Arts Beat

- Three artists managed to cause an uproar when they placed a poster they created on the back of 100 San Diego Transit buses.

Granted, the poster, titled "Welcome to America's Finest Tourist Plantation," does not paint a positive picture of San Diego. The triptych of photographs, showing illegal aliens being arrested and at work, was designed to portray the role of low-paid, undocumented workers in the tourist industry.

A lot of tourist officials were worried about what tens of thousands of visitors, here for the Super Bowl on Jan. 31, might think of America's bodacious beach city, should they see the posters.

Because the artwork was funded in part by the National Endowment for the Arts (NEA) and the City of San Diego through hotel and motel taxes, City Council members questioned whether such critical artworks ever should have received a public grant. Should artists bite the hand that feeds them, some asked. The artists--David Avalos, Elizabeth Sisco and Louis Hock--replied: Who is feeding whom? Isn't government funded by the people through taxes?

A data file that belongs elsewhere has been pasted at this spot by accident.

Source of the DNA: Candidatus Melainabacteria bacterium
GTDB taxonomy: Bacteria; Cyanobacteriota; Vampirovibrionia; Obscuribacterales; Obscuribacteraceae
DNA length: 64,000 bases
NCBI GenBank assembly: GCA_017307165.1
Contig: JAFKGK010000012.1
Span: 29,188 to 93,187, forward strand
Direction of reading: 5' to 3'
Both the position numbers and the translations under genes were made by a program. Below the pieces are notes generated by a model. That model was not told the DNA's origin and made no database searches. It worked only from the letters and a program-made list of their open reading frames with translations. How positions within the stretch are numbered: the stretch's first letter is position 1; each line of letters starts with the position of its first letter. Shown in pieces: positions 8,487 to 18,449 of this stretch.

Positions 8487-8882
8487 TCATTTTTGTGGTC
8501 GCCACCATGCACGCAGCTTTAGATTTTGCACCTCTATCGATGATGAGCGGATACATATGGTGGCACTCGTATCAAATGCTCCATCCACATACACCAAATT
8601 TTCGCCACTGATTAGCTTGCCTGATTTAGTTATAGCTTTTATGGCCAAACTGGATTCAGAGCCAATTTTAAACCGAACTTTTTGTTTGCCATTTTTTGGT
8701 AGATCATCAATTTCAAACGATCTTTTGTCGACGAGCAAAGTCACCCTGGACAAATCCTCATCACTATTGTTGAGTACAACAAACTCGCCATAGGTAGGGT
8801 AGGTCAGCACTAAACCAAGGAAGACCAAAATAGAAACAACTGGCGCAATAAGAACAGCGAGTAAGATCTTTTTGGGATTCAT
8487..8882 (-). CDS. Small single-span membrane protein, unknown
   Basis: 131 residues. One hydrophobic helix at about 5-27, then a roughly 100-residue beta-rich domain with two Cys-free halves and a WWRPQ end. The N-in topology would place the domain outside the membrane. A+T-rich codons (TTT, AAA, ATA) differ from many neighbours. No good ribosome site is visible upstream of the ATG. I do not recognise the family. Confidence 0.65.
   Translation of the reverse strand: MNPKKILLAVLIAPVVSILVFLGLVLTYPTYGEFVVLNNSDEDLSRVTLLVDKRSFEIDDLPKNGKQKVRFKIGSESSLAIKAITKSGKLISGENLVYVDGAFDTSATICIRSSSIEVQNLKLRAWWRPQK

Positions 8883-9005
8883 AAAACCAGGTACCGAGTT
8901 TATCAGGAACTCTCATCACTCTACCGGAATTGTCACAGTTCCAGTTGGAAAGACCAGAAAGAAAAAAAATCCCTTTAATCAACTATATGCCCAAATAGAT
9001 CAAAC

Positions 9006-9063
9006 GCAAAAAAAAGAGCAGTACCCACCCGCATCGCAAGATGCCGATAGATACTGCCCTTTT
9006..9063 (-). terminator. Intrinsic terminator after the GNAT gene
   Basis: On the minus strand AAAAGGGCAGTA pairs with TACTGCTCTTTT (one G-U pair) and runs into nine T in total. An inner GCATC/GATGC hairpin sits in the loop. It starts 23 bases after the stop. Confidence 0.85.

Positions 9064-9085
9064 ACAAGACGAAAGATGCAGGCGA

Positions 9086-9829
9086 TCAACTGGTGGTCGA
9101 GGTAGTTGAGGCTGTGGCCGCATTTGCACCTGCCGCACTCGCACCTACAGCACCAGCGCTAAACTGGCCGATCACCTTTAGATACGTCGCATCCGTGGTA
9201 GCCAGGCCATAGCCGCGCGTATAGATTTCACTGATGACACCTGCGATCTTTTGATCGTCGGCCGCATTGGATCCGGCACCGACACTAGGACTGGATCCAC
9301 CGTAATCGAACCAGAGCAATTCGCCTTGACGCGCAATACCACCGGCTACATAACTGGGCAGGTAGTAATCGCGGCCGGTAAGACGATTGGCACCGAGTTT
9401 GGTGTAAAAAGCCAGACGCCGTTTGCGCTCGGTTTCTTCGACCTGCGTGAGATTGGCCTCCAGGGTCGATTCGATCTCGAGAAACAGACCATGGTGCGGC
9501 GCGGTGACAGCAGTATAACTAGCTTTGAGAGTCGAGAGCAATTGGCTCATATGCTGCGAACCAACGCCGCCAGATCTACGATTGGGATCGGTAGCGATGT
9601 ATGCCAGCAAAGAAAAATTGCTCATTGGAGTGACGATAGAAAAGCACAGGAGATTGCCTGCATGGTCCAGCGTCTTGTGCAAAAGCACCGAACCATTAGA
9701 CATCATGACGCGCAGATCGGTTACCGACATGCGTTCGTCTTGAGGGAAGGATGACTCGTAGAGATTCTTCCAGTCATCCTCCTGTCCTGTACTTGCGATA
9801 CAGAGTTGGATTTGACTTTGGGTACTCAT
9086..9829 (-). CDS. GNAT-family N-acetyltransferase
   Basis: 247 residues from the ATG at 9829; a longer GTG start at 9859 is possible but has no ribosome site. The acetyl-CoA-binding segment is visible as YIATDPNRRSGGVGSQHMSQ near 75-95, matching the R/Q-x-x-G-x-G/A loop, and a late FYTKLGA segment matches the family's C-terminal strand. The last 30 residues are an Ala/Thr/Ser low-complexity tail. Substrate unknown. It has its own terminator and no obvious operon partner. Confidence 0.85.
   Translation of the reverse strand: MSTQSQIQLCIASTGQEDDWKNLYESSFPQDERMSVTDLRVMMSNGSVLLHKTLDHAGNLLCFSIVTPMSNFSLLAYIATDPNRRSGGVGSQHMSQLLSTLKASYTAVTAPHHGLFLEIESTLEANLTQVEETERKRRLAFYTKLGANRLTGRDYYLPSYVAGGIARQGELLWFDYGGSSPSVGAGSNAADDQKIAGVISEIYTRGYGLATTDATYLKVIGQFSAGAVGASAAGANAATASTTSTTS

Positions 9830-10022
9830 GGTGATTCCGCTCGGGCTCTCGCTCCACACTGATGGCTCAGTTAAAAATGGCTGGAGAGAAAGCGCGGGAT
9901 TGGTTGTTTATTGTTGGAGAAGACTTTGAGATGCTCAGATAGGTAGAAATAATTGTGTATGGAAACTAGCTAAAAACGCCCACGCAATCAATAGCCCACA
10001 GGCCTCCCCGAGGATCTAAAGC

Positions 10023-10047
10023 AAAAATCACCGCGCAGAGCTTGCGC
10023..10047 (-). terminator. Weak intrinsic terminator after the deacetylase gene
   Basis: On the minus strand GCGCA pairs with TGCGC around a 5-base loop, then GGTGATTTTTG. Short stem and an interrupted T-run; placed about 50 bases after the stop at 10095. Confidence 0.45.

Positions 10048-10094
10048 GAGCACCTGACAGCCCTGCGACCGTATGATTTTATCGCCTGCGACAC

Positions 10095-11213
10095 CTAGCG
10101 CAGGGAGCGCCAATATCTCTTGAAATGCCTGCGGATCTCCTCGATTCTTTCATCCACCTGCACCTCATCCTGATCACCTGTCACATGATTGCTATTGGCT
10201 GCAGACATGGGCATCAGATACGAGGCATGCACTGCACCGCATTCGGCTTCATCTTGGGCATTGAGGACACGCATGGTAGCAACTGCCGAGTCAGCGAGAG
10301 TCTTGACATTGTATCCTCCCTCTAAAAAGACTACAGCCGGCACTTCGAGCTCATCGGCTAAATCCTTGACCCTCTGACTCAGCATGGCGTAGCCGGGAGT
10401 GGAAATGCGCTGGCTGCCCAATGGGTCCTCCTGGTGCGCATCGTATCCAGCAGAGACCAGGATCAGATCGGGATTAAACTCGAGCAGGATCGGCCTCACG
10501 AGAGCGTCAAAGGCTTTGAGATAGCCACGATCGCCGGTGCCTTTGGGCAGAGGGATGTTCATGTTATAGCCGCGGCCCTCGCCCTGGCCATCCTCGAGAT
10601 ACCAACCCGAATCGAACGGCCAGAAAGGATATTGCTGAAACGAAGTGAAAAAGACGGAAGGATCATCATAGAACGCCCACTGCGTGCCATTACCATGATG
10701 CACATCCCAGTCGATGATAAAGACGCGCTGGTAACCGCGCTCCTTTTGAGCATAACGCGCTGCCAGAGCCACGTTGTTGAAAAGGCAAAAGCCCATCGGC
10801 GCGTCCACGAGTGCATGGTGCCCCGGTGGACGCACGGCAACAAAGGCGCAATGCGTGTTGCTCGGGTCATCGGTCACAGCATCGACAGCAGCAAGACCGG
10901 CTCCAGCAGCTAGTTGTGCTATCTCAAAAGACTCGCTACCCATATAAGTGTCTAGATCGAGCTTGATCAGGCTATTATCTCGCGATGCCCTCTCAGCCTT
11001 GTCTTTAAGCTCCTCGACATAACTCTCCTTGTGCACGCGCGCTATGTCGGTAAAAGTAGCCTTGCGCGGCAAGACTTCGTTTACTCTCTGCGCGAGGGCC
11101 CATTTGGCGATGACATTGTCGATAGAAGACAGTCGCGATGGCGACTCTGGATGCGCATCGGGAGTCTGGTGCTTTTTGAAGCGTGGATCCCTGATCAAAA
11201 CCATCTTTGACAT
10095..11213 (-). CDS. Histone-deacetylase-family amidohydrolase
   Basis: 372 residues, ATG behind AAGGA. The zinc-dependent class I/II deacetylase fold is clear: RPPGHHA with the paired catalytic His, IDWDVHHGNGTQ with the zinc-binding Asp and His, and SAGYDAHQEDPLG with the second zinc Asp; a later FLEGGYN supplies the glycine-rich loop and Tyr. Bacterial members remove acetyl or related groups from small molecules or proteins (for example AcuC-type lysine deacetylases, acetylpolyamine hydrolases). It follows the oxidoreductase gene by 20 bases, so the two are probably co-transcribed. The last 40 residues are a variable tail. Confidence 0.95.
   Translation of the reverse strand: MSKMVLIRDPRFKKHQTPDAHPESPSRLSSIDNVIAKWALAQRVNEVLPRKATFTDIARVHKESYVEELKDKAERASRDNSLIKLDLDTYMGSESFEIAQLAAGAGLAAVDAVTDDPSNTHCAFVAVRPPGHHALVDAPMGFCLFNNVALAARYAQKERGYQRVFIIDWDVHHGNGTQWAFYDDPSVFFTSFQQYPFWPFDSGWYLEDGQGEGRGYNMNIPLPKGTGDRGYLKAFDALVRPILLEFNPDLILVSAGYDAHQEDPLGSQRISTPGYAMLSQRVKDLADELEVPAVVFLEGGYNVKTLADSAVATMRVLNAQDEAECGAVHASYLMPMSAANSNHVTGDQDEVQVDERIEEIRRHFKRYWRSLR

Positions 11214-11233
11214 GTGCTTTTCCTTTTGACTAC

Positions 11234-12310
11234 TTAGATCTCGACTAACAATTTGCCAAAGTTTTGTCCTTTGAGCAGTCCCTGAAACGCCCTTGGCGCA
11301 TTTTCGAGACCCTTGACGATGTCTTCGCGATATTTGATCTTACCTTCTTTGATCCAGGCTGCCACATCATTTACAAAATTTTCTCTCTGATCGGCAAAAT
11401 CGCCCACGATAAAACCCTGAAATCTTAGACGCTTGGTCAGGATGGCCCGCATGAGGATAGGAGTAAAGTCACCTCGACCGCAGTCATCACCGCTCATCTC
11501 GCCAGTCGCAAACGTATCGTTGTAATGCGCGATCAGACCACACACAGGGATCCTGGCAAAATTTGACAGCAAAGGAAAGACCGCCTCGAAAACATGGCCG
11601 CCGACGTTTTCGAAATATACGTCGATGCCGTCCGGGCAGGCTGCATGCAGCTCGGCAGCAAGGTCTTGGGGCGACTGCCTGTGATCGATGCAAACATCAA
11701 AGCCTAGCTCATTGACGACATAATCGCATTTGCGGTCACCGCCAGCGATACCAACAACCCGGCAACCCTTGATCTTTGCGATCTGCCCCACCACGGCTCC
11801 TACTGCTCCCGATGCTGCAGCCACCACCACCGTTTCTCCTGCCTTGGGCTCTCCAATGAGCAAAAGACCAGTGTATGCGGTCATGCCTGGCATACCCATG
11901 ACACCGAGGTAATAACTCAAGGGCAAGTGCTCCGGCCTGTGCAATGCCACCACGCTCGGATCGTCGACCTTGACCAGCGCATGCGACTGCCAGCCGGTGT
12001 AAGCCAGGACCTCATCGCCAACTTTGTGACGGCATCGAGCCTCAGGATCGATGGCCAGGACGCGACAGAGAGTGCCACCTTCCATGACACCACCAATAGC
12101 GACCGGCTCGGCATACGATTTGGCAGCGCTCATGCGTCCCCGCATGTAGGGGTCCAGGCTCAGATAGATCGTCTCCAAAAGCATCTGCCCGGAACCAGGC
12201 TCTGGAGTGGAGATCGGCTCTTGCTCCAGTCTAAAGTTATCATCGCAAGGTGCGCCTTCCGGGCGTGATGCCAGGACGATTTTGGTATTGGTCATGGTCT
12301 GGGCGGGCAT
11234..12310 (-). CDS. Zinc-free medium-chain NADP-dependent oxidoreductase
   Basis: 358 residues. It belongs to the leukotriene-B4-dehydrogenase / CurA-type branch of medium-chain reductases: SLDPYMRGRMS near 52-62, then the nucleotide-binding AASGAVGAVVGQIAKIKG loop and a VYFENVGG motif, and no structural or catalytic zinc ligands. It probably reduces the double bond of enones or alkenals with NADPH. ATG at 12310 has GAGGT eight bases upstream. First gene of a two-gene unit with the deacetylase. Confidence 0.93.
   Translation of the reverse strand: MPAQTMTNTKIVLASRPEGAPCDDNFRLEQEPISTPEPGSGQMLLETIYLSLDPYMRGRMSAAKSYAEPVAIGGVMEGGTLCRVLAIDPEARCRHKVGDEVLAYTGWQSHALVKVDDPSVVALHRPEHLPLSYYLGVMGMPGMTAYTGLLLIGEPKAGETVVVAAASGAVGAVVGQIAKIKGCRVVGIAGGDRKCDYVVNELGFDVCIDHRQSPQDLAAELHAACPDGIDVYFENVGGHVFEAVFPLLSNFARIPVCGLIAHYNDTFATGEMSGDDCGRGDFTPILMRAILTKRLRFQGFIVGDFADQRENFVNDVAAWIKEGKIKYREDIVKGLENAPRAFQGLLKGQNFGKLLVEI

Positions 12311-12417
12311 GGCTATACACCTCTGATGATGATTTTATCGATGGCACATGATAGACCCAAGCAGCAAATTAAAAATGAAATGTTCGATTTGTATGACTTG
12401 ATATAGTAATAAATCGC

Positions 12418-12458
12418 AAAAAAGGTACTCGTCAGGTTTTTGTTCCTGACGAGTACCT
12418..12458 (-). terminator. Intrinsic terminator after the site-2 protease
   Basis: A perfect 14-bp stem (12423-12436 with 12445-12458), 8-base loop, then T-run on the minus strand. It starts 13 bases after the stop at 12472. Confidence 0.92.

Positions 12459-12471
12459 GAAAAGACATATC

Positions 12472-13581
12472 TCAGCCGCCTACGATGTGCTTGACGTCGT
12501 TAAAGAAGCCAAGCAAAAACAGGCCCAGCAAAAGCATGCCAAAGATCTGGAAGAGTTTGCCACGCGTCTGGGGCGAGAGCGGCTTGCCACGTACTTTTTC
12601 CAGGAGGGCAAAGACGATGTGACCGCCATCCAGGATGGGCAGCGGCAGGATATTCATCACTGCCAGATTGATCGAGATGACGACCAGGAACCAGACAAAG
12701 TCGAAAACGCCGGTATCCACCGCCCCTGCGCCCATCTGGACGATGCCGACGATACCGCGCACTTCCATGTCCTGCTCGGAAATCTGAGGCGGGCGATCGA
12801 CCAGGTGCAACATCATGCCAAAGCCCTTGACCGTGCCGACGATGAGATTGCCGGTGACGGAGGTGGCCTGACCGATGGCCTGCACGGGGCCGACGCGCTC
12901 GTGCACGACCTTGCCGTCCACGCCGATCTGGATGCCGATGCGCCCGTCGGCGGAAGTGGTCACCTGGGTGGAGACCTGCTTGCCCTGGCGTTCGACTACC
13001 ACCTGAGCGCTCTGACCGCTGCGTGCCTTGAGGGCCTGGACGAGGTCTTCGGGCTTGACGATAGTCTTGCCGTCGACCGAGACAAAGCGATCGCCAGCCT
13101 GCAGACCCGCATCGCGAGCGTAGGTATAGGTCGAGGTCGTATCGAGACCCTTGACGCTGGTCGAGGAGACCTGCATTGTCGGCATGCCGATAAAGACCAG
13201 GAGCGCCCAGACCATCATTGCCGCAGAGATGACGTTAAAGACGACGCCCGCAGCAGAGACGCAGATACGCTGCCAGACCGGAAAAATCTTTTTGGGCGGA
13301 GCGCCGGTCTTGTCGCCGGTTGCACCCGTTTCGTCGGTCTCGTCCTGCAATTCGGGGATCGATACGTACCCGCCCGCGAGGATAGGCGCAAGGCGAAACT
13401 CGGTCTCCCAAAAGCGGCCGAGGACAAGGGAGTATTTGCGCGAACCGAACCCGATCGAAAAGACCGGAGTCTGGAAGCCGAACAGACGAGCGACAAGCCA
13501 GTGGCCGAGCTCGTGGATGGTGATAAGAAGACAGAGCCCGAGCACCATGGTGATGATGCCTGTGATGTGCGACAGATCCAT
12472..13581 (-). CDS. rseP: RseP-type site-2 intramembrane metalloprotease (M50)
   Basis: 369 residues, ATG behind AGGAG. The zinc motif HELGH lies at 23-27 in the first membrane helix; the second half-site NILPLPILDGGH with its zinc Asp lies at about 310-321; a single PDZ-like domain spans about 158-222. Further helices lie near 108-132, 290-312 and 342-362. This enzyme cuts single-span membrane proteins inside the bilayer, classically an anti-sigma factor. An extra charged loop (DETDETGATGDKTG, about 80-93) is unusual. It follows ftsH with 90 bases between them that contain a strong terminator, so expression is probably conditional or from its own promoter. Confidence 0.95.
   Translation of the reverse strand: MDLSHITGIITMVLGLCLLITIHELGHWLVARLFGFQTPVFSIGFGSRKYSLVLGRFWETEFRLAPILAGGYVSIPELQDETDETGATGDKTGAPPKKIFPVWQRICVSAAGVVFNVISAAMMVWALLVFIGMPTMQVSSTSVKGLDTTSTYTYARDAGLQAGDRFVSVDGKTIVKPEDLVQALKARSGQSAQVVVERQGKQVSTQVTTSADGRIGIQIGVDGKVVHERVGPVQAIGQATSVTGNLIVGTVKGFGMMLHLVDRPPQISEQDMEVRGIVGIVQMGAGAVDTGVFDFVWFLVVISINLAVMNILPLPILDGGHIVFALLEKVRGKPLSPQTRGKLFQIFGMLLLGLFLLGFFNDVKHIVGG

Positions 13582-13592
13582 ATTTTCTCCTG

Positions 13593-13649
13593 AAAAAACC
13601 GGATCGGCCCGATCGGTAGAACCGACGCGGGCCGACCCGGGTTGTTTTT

COMBO, the Combined Arts and Educational Council, which administered the NEA-city award for the City of San Diego, was considered guilty by association.

"One important person in town" said she would not donate any more money to COMBO for endorsing this kind of art, COMBO executive director Jack Borchers said.

To set the record straight: COMBO, a private arts-funding agency, did not endorse the artwork; rather, COMBO administered the grants through a procedure that is standard practice across the country. The City Council appointed a special Community Advisory Council, which chose panels of arts professionals who selected the grantees from applications.

COMBO did, however, require grantees--upon pain of losing 10% of the grant--to acknowledge on all "printed material dealing with the grant's project" that it was funded in part by the NEA and COMBO. And thus COMBO's name was associated with the artwork, which it administered but did not endorse.

But the question of whether politicized public art should be funded with city money remains an issue, especially at a time when a powerful new city arts funding commission is being formed.

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